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Model-based optimization for individualized deep brain stimulation
Uppsala University, Disciplinary Domain of Science and Technology, Mathematics and Computer Science, Department of Information Technology, Automatic control. Uppsala University, Disciplinary Domain of Science and Technology, Mathematics and Computer Science, Department of Information Technology, Division of Systems and Control.
2018 (English)Doctoral thesis, comprehensive summary (Other academic)
Abstract [en]

Deep Brain Stimulation (DBS) is an established therapy that is predominantly  utilized in treating the symptoms of neurodegenerative diseases such as Parkinson's Disease and Essential Tremor, crippling diseases like Chronic Pain and Epilepsy, and psychiatric diseases such as Schizophrenia and Depression. Due to its invasive nature, DBS is considered as a last resort therapy.DBS is performed by transmitting electric pulses through an electrode implanted in the brain of the patient.

The stimulation is driven by a battery-powered Implanted Pulse Generator. The brain is a very delicate and complex organ and, therefore, accurate positioning the electrode is vital. To achieve a satisfactory therapeutical result, the stimulation targets a certain predefined brain structure that depends on the disease.

The effect of DBS depends on the individual, the chosen stimulating contact(s), and the pulse parameters, i.e. amplitude, frequency, width, and shape. Tuning these parameters to the best effect is currently done by a lengthy trial-and-error process. Insufficient stimulation does not properly alleviate the symptoms of the disease, while overstimulation or stimulation off target is prone to side effects.

This work envisions assisting physicians in DBS therapy by utilizing model-based estimation and optimization, maximizing stimulation of the target and minimizing stimulation in potentially problematic areas of the brain. This work focuses on amplitude and contact selection. Because of inter-patient differences, individualized models based on clinical imaging have to be created. Alternatively, semi-individualized models can be designed using atlases that save time but potentially introduce inaccuracies. Other optimization  applications to DBS are proposed in the thesis, e.g. fault alleviation and electrode design.

Electrical properties of the brain can change over time and alter the stimulation spread. A system identification approach has been proposed to quantify these changes.

The main aim of DBS is to alleviate the symptoms of the disease and quantifying symptoms is important. The ultimate vision of this work is to design a closed-loop system that can deliver optimal stimulation to the brain while automatically adapting to changes in the brain and the severity of symptoms.

Place, publisher, year, edition, pages
Uppsala: Acta Universitatis Upsaliensis, 2018. , p. 68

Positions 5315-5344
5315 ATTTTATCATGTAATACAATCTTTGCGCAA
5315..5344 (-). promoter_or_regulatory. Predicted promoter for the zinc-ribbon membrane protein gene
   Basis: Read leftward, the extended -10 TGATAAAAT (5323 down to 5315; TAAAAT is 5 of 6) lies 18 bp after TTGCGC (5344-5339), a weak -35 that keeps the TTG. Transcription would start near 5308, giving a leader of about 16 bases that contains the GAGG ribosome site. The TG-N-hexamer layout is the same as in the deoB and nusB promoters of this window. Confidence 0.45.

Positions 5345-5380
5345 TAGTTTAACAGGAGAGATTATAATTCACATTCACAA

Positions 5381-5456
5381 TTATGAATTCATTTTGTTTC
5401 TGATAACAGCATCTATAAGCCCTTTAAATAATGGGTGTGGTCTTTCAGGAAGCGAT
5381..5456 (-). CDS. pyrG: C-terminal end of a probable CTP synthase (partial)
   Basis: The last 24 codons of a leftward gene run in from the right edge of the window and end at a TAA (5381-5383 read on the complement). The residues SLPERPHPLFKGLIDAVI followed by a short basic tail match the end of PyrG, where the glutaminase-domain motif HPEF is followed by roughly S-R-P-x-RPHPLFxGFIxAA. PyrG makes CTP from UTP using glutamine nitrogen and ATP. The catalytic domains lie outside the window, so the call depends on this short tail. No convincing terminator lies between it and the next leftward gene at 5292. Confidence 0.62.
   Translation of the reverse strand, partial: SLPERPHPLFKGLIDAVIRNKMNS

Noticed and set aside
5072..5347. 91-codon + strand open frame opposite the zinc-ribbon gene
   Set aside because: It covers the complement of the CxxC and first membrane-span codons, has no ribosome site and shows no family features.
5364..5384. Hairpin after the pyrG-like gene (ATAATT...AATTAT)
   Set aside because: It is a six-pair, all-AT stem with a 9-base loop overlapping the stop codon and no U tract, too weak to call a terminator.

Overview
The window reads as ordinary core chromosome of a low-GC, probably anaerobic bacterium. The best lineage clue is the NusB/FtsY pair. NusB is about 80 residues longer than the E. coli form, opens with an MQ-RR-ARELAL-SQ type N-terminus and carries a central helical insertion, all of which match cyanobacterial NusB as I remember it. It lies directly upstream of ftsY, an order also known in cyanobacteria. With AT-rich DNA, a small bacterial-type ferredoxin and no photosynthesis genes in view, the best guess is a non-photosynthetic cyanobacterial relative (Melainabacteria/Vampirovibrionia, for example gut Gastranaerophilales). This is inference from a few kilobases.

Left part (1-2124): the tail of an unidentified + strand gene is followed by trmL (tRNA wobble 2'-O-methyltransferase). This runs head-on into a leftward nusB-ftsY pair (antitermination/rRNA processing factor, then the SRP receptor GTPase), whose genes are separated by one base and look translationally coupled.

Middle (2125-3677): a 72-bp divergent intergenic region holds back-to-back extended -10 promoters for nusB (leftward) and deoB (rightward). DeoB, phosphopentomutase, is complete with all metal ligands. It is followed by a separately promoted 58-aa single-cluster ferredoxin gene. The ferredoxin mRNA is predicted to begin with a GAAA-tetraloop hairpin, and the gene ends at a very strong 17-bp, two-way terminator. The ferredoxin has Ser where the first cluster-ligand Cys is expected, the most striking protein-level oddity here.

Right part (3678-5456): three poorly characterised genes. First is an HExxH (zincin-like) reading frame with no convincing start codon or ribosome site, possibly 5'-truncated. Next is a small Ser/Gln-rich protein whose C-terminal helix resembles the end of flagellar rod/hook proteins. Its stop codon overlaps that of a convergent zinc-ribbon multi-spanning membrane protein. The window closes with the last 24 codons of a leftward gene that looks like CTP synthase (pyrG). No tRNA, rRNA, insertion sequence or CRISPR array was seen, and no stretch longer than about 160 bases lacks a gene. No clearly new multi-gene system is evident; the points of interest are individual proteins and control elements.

Series
Digital Comprehensive Summaries of Uppsala Dissertations from the Faculty of Science and Technology, ISSN 1651-6214 ; 1659
Keywords [en]
Neuromodulation, Deep Brain Stimulation, Inverse Problems, Optimization, Finite Element Methods
National Category
Control Engineering
Research subject
Electrical Engineering with specialization in Automatic Control
Identifiers
URN: urn:nbn:se:uu:diva-347353ISBN: 978-91-513-0306-2 (print)OAI: oai:DiVA.org:uu-347353DiVA, id: diva2:1194223
Public defence
2018-05-25, ITC 2446 (Polacksbacken), Lägerhyddsvägen 2, Uppsala, 13:15 (English)
Opponent
Supervisors
Available from: 2018-05-03 Created: 2018-03-29 Last updated: 2018-10-08
List of papers
1. Accuracy of the Finite Element Method in Deep Brain Stimulation Modelling
Open this publication in new window or tab >>Accuracy of the Finite Element Method in Deep Brain Stimulation Modelling
2014 (English)In: Proc. International Conference on Control Applications: CCA 2014, Piscataway, NJ: IEEE , 2014, p. 1479-1484Conference paper, Published paper (Refereed)
Place, publisher, year, edition, pages
Piscataway, NJ: IEEE, 2014
National Category
Control Engineering Medical Equipment Engineering
Identifiers
urn:nbn:se:uu:diva-238211 (URN)10.1109/CCA.2014.6981533 (DOI)000366055800214 ()978-1-4799-7409-2 (ISBN)
Conference
CCA 2014, October 8–10, Antibes, France
Funder
EU, European Research Council, 247035
Available from: 2014-10-10 Created: 2014-12-10 Last updated: 2018-03-29Bibliographically approved
2. Optimization of lead design and electrode configuration in Deep Brain Stimulation
Open this publication in new window or tab >>Optimization of lead design and electrode configuration in Deep Brain Stimulation
2016 (English)In: International Journal On Advances in Life Sciences, ISSN 1942-2660, E-ISSN 1942-2660, Vol. 8, p. 76-86Article in journal (Refereed) Published
National Category
Control Engineering
Identifiers
urn:nbn:se:uu:diva-305224 (URN)
Available from: 2016-06-30 Created: 2016-10-13 Last updated: 2018-03-29Bibliographically approved
3. Electric field modeling and spatial control in Deep Brain Stimulation